Last night, the Twins’ Chris Parmelee took a Justin Thomas pitch off the bill of his helmet (video here). After laying motionless for a few moments, he got up and walked off under his own power. Latest reports have him showing no concussion symptoms and he’s considered to be day-to-day.
Twins manager Ron Gardenhire:
"It made a loud sound and hit him solid, but fortunately the ball went up, which means it ricocheted and kind of glanced," Gardenhire said. "It was hit solid, but we're just lucky the kid is OK. He just has a headache right now. Everything's fine. They've checked him out and done everything back there."
We can all be thankful for that. Now, I have said in earlier posts that I’m cynical, morbid and my mind tends to go to dark places, so please understand that I can’t help but make these connections. Last night, watching highlights on the MLB network, the Parmelee incident played, the host narrating, concluding, “He would be OK...he walked off under his own power.”
Many of the players and 20,000 fans heard an "explosive sound"—Babe Ruth said it was audible where he stood far out in right field. Sportswriter Fred Lieb, sitting in the downstairs press box about 50 feet behind the umpire, heard a "sickening thud." The ball dribbled out toward the pitcher's mound on the first base side. Mays fielded it and threw it to first baseman Wally Pipp for the out, apparently thinking the ball had struck the bat. Pipp turned to throw the ball around the infield, but froze when he glanced home. Chapman had sunk to his knees, his face contorted, blood streaming from his left ear.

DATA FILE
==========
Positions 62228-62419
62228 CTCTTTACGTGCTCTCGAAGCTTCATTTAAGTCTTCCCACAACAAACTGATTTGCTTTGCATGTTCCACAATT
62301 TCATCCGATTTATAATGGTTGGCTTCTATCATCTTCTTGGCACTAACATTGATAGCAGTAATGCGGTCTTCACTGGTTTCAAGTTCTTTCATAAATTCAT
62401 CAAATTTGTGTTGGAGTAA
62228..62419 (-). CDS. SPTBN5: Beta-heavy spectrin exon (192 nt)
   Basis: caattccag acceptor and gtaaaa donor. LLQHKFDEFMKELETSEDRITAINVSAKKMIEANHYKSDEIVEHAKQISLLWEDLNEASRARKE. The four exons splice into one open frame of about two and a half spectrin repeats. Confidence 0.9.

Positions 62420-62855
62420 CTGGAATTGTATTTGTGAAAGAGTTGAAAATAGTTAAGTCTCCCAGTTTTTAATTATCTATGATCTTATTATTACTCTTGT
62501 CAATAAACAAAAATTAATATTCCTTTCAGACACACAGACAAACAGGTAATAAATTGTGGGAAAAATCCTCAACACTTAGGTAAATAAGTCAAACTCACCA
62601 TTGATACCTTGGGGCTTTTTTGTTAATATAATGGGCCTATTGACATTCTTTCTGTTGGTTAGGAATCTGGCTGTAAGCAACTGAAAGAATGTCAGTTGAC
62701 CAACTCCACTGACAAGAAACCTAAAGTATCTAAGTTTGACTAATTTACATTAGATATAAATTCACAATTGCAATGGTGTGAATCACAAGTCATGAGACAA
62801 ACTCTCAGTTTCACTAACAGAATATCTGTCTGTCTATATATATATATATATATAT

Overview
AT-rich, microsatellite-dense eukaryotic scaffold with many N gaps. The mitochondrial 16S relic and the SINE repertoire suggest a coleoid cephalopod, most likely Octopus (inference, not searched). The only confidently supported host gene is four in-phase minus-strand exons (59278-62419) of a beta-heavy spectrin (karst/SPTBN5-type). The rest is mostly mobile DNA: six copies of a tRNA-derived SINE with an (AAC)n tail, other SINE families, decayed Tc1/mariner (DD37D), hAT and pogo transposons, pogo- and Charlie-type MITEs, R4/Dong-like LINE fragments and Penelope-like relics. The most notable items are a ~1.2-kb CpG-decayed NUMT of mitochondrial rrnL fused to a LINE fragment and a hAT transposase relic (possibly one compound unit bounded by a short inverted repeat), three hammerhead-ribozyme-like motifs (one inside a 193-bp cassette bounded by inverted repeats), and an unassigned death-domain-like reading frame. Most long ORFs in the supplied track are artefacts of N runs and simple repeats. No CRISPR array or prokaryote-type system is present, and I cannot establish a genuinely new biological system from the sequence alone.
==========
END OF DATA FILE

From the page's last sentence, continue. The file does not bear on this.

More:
Chapman was taken to a hospital, underwent surgery and died the next morning. Still, his death is considered the only on-field player fatality in the history of the majors. Here’s the kicker, though: Chapman, to borrow a phrase, “walked off under his own power.” Well, sort of:
Speaker rushed over from the on deck circle to tend to his stricken friend, who was trying to sit. Speaker thought Chapman wanted to get up and rush Mays. Finally, two doctors (one of them a Yankee team physician) arrived, applied ice and revived Chapman. He walked under his own power across the infield toward the clubhouse in center field, but his knees gave way again near second base. Two teammates grabbed the shortstop, put his arms around their shoulders, and carried him the rest of the way.
Cheery stuff, right? Fortunately, it’s not totally relevant. There is a big difference between the Chapman and Parmelee incidents: Parmelee was wearing a helmet, Chapman was wearing only a soft cap.
You know how long it took for the majors to draw a lesson from Chapman and institute that change? They rushed right out and did it 37 years later, and then it was only cap liners that were mandated, not helmets. Full helmets weren’t required until 1971, or 51 years after the fact. Either way, though, you can't assume that just because a player walks off that he's going to be OK.